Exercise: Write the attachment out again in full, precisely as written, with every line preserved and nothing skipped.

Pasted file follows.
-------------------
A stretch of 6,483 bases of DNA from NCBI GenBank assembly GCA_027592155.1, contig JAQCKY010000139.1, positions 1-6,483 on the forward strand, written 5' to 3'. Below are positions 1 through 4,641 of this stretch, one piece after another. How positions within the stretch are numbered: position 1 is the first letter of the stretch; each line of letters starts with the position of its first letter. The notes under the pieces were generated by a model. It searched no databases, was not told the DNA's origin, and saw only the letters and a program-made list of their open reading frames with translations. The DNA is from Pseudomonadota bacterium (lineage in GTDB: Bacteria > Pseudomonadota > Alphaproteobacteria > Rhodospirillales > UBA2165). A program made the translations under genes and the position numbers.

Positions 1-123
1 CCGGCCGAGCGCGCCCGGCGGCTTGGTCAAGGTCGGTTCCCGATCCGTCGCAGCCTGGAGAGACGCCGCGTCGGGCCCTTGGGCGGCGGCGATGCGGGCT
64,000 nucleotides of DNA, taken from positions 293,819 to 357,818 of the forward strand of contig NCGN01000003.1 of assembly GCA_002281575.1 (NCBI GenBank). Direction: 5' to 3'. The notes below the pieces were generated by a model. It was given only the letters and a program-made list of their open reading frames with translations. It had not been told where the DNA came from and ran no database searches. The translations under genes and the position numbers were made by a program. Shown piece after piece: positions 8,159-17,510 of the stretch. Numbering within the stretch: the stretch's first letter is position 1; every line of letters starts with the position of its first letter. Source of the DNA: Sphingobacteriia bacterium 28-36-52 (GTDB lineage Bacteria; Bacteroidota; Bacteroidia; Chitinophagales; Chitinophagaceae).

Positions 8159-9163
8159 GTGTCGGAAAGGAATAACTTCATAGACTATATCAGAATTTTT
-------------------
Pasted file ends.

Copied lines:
A stretch of 6,483 bases of DNA from NCBI GenBank assembly GCA_027592155.1, contig JAQCKY010000139.1, positions 1-6,483 on the forward strand, written 5' to 3'. Below are positions 1 through 4,641 of this stretch, one piece after another. How positions within the stretch are numbered: position 1 is the first letter of the stretch; each line of letters starts with the position of its first letter. The notes under the pieces were generated by a model. It searched no databases, was not told the DNA's origin, and saw only the letters and a program-made list of their open reading frames with translations. The DNA is from Pseudomonadota bacterium (lineage in GTDB: Bacteria > Pseudomonadota > Alphaproteobacteria > Rhodospirillales > UBA2165). A program made the translations under genes and the position numbers.

Positions 1-123
1 CCGGCCGAGCGCGCCCGGCGGCTTGGTCAAGGTCGGTTCCCGATCCGTCGCAGCCTGGAGAGACGCCGCGTCGGGCCCTTGGGCGGCGGCGATGCGGGCT
64,000 nucleotides of DNA, taken from positions 293,819 to 357,818 of the forward strand of contig NCGN01000003.1 of assembly GCA_002281575.1 (NCBI GenBank). Direction: 5' to 3'. The notes below the pieces were generated by a model. It was given only the letters and a program-made list of their open reading frames with translations. It had not been told where the DNA came from and ran no database searches. The translations under genes and the position numbers were made by a program. Shown piece after piece: positions 8,159-17,510 of the stretch. Numbering within the stretch: the stretch's first letter is position 1; every line of letters starts with the position of its first letter. Source of the DNA: Sphingobacteriia bacterium 28-36-52 (GTDB lineage Bacteria; Bacteroidota; Bacteroidia; Chitinophagales; Chitinophagaceae).

Positions 8159-9163
8159 GTGTCGGAAAGGAATAACTTCATAGACTATATCAGAATTTTT